Five New Congresswomen Making History

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Five New Congresswomen Making History

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It’s no secret that the U.S. Congress is gradually becoming more diverse with each new election. The 116th Congress is no exception to this, as more women, people of color, Muslims, and people in LGBTQ community have been inducted in 2019 than in any other year in history. Among the 111 newly sworn-in members of Congress were five women whose age, race, religion, and/or sexuality made their induction historic.  

1. Alexandria Ocasio-Cortez
Alexandria Ocasio-Cortez was elected to represent the Bronx in the House of Representatives following her successful campaign against Republican nominee and 10-term incumbent Joe Crowley. At the age of 29, she has become the youngest woman ever elected to Congress. She has already become a face of the Democratic party because of her proposal of Improved and Expanded Medicare for All, her promotion of tuition-free public colleges, and her support of gun control, women’s and LGBTQ rights, and the abolition of ICE. Ocasio-Cortez’s youth has sparked criticism from those who deem her less qualified than fellow reps, but her ability to appeal to young Democratic voters has already provided her with great success which is only expected to increase.

2. Avanna Pressley
The 2018 midterm elections shed light on the challenges that advocates of racial and gender equality are facing in today’s political climate. Democrat Ayanna Pressley was appointed to represent Dorchester, MA in the House, and her victory against incumbent Congressman Mike Capuano makes her the first Black woman to serve as a Massachusetts state representative. Pressley had been an active member of the Boston City Council for eight years prior to her election to Congress, and during her time she introduced sex-ed programs in Boston’s public schools, advocated for trauma survivors and the families of homicide victims, and promoted reforms to school disciplinary policies that target Black and Latina girls.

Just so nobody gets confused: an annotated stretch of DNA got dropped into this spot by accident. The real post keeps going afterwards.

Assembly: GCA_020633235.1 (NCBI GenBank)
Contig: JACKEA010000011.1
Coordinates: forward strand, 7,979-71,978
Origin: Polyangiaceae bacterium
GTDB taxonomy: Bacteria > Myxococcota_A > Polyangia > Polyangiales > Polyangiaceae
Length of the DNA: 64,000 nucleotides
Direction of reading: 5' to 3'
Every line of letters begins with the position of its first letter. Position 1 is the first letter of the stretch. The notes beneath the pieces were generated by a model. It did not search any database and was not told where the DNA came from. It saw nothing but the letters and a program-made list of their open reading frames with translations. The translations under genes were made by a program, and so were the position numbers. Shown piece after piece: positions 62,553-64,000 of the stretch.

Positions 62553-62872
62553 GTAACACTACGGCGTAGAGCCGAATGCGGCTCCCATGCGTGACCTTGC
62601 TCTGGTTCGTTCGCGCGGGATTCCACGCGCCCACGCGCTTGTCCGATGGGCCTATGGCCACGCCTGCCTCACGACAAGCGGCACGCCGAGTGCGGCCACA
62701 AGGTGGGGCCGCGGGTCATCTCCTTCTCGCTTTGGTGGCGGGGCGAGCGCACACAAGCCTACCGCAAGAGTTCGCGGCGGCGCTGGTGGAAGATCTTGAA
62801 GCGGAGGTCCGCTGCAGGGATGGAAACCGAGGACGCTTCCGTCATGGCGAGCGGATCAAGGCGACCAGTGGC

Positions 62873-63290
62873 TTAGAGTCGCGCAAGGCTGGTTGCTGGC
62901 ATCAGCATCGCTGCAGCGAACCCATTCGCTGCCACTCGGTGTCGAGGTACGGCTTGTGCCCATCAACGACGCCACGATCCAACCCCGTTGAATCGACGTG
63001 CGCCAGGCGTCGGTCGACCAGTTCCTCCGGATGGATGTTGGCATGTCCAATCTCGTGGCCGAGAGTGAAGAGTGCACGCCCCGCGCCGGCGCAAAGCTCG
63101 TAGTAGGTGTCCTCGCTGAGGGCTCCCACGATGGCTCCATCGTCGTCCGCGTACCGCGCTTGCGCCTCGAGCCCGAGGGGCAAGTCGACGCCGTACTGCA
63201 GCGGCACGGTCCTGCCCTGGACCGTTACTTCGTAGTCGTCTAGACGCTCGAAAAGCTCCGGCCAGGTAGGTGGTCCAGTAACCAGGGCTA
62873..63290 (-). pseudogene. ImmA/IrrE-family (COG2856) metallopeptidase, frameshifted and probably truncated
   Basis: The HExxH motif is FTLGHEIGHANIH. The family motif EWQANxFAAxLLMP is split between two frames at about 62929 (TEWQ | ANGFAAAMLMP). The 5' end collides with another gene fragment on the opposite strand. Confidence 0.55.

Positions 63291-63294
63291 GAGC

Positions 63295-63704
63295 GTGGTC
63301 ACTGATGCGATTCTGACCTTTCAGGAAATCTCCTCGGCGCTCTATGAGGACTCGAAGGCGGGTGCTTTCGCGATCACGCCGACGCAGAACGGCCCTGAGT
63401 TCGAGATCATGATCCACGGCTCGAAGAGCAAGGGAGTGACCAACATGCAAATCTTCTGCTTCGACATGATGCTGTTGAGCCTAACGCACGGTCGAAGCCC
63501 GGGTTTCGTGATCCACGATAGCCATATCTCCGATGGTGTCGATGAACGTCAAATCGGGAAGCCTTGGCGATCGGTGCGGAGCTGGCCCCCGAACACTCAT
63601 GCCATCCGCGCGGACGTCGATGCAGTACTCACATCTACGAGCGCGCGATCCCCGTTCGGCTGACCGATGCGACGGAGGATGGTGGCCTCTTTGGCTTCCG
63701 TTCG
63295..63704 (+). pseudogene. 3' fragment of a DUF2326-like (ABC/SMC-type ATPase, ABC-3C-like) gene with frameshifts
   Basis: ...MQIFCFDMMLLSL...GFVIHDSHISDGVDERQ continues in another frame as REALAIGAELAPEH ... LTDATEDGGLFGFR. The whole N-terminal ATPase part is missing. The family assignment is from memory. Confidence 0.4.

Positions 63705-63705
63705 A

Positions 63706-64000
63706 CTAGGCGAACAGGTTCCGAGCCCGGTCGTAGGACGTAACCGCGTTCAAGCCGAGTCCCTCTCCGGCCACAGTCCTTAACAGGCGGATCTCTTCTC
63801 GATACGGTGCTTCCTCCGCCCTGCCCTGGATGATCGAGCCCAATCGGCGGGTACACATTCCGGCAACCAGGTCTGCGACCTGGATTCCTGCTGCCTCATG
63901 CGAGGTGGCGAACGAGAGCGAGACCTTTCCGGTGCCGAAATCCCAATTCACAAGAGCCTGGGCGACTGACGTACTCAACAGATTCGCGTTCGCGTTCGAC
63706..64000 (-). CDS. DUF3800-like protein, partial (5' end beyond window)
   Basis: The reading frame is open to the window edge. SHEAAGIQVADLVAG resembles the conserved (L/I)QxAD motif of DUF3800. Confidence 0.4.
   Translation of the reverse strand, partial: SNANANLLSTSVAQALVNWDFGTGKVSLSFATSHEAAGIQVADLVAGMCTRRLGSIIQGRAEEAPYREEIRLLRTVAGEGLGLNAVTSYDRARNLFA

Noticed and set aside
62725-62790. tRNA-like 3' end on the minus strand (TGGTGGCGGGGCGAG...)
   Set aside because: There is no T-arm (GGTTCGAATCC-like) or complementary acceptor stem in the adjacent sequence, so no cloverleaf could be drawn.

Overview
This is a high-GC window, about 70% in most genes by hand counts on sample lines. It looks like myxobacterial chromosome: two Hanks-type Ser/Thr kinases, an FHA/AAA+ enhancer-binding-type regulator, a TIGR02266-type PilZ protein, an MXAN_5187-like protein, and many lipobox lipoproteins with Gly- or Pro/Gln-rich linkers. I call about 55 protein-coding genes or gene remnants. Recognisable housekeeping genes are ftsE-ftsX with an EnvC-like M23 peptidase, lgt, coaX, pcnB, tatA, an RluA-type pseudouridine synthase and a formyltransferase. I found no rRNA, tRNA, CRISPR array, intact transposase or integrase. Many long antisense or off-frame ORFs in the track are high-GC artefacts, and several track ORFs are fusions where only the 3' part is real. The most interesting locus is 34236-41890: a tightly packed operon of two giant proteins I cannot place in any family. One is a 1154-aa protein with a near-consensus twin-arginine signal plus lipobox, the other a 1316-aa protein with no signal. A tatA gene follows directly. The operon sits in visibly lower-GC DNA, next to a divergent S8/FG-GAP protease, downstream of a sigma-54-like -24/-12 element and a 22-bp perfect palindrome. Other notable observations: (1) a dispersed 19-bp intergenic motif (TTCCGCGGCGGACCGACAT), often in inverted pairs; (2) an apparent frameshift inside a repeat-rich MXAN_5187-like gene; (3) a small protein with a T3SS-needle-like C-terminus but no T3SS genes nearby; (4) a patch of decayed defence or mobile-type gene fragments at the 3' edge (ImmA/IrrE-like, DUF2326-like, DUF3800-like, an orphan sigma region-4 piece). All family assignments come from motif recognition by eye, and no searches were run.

3. Sharice Davids
Following two successful 2018 campaigns, Sharice Davids and Deb Haaland became the first Native American women to serve as representatives in the nation’s history. Sharice Davids, however, also became the first openly gay representative from the state of Kansas to serve as rep. Both women’s victories are monumental for Native Americans in the U.S., as 70 years ago Native Americans did not have the right to vote. One of Davids’ concerns going into her new position is the high rates of sexual assault and violence against Native American women, as well as the abolition of ICE and women’s and LGBTQ rights.

4. Ilhan Omar
Ilhan Omar became the first Somali-American Muslim woman elected as a representative in the 2018 elections. Omar was born in Somalia and immigrated to the United States in 1997. Her focus areas include guaranteed access to public education, healthcare for all, creating a just immigration system, and rebuilding the criminal justice system to dismantle systemic racism. Omar’s induction into the House was said to be a defining moment in ending the stereotype that Muslim women are inactive in politics.

5. Kyrsten Sinema
Kyrsten Sinema is one of ten newly appointed senators entering Congress in 2019, and she is the first openly bisexual senator to ever serve. Sinema was inducted into Congress by Vice President and President of the Senate, Mike Pence, who has notoriously supported the inhumane practice of conversion therapy after statements released on his 2000 congressional campaign website. Sinema made it clear that she and Pence are on opposite sides of the argument when she chose to be inducted holding a law book rather than a Bible. Sinema’s victory over Martha McSally also makes her Arizona’s first female senator.



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